Author: Luke A. Wake
Edward and Nancy Klumpp will finally be allowed to pursue an action in court for a taking of their property, that began in 1962.
The Klumpps purchased their property in 1960 and built a home, which was destroyed in a terrible storm in 1962. Following the storm, the Borough of Avalon invaded their property to build sand-dunes, and then passed a series of ordinances restricting what could be done on their property. It was unclear what – if anything – the Klumpps could do with their property for years. In 2004 they sought the necessary permits to rebuild their long-destroyed home; however, those permits were denied because they could not demonstrate that they were even allowed access to the property. Accordingly, the Klumpps sued to compel the Borough to allow access.
Interestingly, the Borough acknowledged that the Klumpps were the owners of the property when answering their complaint, but then changed course during the proceedings and argued that the Borough had taken their property in 1962 when it constructed the sand-dunes. The District Court and the Appellate Court agreed that the Borough took the property "through inverse condemnation," and "without any semblance of due process," but went on to deny them the right to seek just compensation. The Appellate Court concluded that they were now time barred from raising a taking claim.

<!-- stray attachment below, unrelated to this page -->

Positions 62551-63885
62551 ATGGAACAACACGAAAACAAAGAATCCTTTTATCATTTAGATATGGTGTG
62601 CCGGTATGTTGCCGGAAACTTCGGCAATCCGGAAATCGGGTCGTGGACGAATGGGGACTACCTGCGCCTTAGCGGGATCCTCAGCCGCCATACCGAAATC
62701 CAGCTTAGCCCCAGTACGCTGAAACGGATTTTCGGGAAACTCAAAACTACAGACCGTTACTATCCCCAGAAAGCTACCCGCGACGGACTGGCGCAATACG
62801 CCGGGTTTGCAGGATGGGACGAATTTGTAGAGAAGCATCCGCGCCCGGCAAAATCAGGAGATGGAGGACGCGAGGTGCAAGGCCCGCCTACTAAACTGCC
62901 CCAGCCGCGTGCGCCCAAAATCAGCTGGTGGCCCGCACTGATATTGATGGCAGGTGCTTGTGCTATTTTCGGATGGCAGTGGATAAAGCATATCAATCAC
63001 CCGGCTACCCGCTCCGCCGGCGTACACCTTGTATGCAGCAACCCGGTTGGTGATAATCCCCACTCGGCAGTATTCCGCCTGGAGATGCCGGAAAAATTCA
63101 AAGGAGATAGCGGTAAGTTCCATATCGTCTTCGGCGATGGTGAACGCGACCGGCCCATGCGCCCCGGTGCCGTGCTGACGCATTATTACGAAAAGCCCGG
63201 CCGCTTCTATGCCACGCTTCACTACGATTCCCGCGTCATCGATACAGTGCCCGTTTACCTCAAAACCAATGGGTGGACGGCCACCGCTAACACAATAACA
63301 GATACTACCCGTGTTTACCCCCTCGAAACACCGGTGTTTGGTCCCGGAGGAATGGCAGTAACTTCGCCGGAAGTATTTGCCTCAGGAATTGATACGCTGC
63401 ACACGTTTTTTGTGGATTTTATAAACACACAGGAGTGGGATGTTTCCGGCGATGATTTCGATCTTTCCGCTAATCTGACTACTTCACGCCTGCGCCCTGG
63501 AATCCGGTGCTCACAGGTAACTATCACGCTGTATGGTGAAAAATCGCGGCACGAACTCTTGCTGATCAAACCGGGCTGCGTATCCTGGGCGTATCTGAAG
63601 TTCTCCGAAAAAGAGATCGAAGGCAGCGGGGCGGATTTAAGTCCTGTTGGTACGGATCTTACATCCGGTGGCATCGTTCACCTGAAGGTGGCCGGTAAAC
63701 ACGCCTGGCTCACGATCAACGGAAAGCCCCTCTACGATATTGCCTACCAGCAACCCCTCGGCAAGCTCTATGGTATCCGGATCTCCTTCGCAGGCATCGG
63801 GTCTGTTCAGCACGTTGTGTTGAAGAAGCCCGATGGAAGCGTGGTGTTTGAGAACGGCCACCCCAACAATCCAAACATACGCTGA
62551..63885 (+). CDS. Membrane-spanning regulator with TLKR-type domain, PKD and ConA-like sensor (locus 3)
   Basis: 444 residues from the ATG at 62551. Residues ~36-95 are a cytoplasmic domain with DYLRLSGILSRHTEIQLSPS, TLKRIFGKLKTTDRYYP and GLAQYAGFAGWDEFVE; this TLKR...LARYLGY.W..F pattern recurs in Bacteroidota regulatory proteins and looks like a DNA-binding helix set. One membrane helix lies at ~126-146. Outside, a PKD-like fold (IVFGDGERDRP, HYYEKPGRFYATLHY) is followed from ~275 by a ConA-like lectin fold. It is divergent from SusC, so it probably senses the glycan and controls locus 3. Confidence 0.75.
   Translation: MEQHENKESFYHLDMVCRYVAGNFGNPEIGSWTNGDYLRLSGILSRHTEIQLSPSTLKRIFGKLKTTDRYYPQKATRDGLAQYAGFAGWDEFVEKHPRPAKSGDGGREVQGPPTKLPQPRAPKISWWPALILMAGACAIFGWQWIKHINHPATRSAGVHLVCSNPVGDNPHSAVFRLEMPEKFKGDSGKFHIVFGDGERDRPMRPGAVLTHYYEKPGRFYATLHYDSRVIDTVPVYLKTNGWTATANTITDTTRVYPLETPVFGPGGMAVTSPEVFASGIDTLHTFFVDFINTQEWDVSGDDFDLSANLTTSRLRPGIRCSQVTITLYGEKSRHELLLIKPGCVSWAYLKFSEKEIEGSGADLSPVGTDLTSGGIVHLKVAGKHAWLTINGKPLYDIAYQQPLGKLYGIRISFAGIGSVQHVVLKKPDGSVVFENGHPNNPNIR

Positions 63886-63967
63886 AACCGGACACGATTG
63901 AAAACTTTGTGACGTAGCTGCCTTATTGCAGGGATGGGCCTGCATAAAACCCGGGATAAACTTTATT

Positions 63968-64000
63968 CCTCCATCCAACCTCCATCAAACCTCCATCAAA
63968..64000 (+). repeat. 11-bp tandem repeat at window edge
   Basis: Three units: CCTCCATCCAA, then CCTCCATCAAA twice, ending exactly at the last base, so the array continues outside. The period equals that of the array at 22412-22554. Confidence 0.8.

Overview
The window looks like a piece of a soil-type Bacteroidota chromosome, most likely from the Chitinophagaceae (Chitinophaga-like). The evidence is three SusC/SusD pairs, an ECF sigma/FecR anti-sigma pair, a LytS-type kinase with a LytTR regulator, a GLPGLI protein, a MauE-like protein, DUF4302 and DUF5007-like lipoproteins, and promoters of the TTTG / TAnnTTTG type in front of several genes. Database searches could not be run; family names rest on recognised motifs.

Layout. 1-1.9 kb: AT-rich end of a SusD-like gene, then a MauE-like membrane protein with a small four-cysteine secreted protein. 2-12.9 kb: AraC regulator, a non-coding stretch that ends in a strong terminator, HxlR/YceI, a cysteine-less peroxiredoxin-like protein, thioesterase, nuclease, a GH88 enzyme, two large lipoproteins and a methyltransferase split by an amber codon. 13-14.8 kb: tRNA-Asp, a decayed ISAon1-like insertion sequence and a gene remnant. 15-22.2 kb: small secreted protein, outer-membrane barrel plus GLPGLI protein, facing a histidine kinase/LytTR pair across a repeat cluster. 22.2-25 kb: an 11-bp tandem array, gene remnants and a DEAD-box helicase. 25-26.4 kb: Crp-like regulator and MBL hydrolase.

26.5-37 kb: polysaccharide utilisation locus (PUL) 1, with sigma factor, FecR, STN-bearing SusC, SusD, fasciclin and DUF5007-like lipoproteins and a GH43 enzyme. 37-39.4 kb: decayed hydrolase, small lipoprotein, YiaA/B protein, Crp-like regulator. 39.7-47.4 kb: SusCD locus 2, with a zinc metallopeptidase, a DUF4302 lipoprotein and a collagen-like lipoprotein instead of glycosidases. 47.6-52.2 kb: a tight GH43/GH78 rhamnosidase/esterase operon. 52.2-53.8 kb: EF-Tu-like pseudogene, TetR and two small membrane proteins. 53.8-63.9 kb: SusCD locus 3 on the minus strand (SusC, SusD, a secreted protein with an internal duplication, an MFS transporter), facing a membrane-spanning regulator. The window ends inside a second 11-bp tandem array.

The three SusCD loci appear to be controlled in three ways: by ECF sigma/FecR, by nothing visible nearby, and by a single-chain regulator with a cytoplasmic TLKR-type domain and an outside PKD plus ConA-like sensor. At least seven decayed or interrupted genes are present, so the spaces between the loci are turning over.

Today the New Jersey Supreme Court reversed the Appellate Court in a great victory for landowners. The Court ruled that, although normally a six year statute of limitations applies for a takings claim, equity requires that the Klumpps be allowed to seek just compensation for the 1962 taking of their property, because the Borough failed to give the Klumpps notice that it had effected a taking. The Borough effectively tolled the statute of limitations by continuously treating the Klumpps as the true owners of the property until it changed course during this suit to assert that a taking had occurred in 1962. On that point, the Court said: "Government should not be permitted to invoke a legal theory only to abandon it later in favor of another that time-bars an otherwise valid claim."
The Court endorsed PLF's argument that government cannot take property through inverse condemnation. Inverse condemnation is a remedy for aggrieved land owners to sue for just compensation when the government has taken their property; not a tool for effecting a taking. We are pleased with this decision, and we are happy that the Klumpps will now be allowed to pursue their claim for inverse condemnation.